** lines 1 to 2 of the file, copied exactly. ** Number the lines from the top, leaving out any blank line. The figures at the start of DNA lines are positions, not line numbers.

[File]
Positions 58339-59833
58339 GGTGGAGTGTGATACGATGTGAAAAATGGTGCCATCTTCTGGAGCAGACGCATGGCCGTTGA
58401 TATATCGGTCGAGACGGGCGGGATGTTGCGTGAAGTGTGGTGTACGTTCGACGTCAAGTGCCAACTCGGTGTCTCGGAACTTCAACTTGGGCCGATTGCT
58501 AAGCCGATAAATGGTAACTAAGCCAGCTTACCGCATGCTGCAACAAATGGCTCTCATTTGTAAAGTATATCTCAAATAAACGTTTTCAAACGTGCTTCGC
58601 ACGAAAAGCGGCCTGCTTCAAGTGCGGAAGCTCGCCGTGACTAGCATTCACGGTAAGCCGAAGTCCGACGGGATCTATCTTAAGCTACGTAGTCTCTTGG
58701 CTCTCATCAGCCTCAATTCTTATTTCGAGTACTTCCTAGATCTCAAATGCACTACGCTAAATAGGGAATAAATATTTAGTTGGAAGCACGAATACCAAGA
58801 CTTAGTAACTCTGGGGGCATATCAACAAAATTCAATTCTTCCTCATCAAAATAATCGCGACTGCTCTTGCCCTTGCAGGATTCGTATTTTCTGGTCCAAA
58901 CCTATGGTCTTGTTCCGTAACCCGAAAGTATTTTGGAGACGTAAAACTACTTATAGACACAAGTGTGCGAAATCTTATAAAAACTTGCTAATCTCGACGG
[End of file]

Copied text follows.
Positions 58339-59833
58339 GGTGGAGTGTGATACGATGTGAAAAATGGTGCCATCTTCTGGAGCAGACGCATGGCCGTTGA